The bandwagon is gaining pace on this hilarious destruction of the NHS from within, without any help required from those of us who are quite aware that the whole edifice is constructed on 1940s straw and no longer fit for purpose.

As such, it's astronomically fucking superb that we can sit back and watch as crashingly stupid doctors—the ones who have been lecturing us from their ivory towers for the past decade, remember, about how irrational and misguided we are in choosing our own lifestyles—throw their weight behind the very cloaked privatisation they supposedly fear.
[Dr Clare Gerada, chair of the Royal College of General Practitioners] said: "It's the deserving and undeserving sick idea. The NHS should deliver care according to need. There was no medical justification for such restrictions on smokers, as giving up nicotine would not necessarily enhance an operation's chances of success. Clearly, giving up smoking is a good thing. But blackmailing people by telling them that they have to give up isn't what doctors should be doing."
Nice try, Clare, but your entire profession has been insulting the public and promoting unjustifiable lobbying against behaviours which you don't particularly like for a long time now. Is it any wonder the daft fucktards who you've been brainwashing now stray off-message and get all radical on yo' ass?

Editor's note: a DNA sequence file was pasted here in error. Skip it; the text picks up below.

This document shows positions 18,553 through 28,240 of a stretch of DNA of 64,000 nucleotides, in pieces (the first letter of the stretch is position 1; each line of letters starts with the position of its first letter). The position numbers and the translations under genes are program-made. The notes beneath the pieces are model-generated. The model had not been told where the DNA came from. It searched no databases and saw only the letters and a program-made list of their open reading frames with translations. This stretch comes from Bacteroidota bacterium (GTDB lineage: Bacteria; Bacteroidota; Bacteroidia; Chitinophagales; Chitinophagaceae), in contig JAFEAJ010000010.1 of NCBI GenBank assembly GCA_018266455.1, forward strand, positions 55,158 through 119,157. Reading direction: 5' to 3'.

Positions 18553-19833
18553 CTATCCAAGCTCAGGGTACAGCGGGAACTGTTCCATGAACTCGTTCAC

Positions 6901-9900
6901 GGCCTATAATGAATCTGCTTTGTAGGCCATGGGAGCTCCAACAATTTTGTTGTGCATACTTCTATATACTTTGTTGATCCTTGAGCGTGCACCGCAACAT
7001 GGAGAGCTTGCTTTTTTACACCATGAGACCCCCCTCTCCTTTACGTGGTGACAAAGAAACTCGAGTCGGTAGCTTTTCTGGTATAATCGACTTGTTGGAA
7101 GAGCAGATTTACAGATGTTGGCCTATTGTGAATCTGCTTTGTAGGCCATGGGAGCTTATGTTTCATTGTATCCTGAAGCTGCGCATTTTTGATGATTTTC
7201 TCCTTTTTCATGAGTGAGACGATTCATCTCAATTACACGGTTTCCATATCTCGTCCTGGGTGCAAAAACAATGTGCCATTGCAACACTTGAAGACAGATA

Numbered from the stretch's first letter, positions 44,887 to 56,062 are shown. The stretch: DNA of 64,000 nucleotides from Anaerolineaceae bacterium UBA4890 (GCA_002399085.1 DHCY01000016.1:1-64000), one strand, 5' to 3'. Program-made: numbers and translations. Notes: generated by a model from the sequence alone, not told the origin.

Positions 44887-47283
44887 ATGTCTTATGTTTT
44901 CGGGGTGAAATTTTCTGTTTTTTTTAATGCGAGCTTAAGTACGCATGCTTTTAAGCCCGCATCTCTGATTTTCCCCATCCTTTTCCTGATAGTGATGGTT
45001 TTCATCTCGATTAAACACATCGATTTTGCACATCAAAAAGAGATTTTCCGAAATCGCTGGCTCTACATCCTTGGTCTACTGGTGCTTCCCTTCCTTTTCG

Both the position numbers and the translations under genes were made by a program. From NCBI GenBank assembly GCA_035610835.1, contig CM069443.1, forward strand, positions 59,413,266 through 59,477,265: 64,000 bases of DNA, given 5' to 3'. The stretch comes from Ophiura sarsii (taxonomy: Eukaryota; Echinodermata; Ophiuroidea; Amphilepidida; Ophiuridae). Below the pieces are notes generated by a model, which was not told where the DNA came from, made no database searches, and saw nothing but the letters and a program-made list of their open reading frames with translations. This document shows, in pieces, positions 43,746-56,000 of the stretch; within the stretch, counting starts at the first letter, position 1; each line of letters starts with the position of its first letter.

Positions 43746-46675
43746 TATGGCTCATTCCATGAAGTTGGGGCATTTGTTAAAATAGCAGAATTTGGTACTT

Some in the health profession have even gone on record as advocating those who are unable to pay being allowed to die.

It's the kind of hideous inhuman thinking libertarians are ignorantly accused of, yet I've never met a libertarian or classical liberal in my life who ever agreed that should be a possibility under a private system with government-funded vouchers as a safety net for those not able to pay. Only in the ranks of self-described progressive health professionals will you see death and withdrawal of healthcare being touted as a valid policy.

Long live the debate amongst the health profession, in my opinion. In fact, I hope they push the envelope and grip the public's shit big time by moving from obesity and smoking into alcohol use and dangerous sports as a reason to deny healthcare. It won't then be long until someone asks the valid question as to why they have been faithfully paying the state for the NHS via NI contributions if it isn't the presumption of health care which was promised to them from the first time they received a payslip. Just one successful test case and the NHS will be landed with a bill which will make the PPI losses to banks look like chicken feed.